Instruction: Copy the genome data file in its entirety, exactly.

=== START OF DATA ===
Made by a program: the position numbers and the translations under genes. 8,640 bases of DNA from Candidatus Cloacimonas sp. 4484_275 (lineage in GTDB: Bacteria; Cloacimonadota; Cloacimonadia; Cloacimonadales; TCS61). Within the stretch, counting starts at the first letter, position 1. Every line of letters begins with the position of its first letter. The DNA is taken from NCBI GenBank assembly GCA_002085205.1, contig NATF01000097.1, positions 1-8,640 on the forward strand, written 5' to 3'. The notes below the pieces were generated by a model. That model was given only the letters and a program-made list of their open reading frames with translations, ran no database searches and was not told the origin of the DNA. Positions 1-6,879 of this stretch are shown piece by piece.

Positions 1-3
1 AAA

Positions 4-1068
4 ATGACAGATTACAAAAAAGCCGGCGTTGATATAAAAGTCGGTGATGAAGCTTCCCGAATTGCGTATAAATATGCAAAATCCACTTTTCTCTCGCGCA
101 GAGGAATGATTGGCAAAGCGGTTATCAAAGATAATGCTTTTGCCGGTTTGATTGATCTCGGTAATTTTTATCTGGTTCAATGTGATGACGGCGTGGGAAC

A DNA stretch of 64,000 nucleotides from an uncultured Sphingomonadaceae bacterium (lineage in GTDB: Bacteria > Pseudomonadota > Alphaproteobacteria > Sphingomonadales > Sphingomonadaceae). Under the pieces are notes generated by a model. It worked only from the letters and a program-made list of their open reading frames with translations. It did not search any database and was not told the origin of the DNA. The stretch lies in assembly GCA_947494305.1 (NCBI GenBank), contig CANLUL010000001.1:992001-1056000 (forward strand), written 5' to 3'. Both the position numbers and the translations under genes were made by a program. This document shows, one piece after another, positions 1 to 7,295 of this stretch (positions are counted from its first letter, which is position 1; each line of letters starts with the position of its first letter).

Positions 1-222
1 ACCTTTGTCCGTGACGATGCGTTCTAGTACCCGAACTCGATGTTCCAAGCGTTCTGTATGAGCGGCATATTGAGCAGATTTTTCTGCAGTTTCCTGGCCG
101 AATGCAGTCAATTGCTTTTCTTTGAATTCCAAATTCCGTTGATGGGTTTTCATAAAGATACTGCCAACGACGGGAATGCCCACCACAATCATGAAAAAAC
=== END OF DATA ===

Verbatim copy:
Made by a program: the position numbers and the translations under genes. 8,640 bases of DNA from Candidatus Cloacimonas sp. 4484_275 (lineage in GTDB: Bacteria; Cloacimonadota; Cloacimonadia; Cloacimonadales; TCS61). Within the stretch, counting starts at the first letter, position 1. Every line of letters begins with the position of its first letter. The DNA is taken from NCBI GenBank assembly GCA_002085205.1, contig NATF01000097.1, positions 1-8,640 on the forward strand, written 5' to 3'. The notes below the pieces were generated by a model. That model was given only the letters and a program-made list of their open reading frames with translations, ran no database searches and was not told the origin of the DNA. Positions 1-6,879 of this stretch are shown piece by piece.

Positions 1-3
1 AAA

Positions 4-1068
4 ATGACAGATTACAAAAAAGCCGGCGTTGATATAAAAGTCGGTGATGAAGCTTCCCGAATTGCGTATAAATATGCAAAATCCACTTTTCTCTCGCGCA
101 GAGGAATGATTGGCAAAGCGGTTATCAAAGATAATGCTTTTGCCGGTTTGATTGATCTCGGTAATTTTTATCTGGTTCAATGTGATGACGGCGTGGGAAC

A DNA stretch of 64,000 nucleotides from an uncultured Sphingomonadaceae bacterium (lineage in GTDB: Bacteria > Pseudomonadota > Alphaproteobacteria > Sphingomonadales > Sphingomonadaceae). Under the pieces are notes generated by a model. It worked only from the letters and a program-made list of their open reading frames with translations. It did not search any database and was not told the origin of the DNA. The stretch lies in assembly GCA_947494305.1 (NCBI GenBank), contig CANLUL010000001.1:992001-1056000 (forward strand), written 5' to 3'. Both the position numbers and the translations under genes were made by a program. This document shows, one piece after another, positions 1 to 7,295 of this stretch (positions are counted from its first letter, which is position 1; each line of letters starts with the position of its first letter).

Positions 1-222
1 ACCTTTGTCCGTGACGATGCGTTCTAGTACCCGAACTCGATGTTCCAAGCGTTCTGTATGAGCGGCATATTGAGCAGATTTTTCTGCAGTTTCCTGGCCG
101 AATGCAGTCAATTGCTTTTCTTTGAATTCCAAATTCCGTTGATGGGTTTTCATAAAGATACTGCCAACGACGGGAATGCCCACCACAATCATGAAAAAAC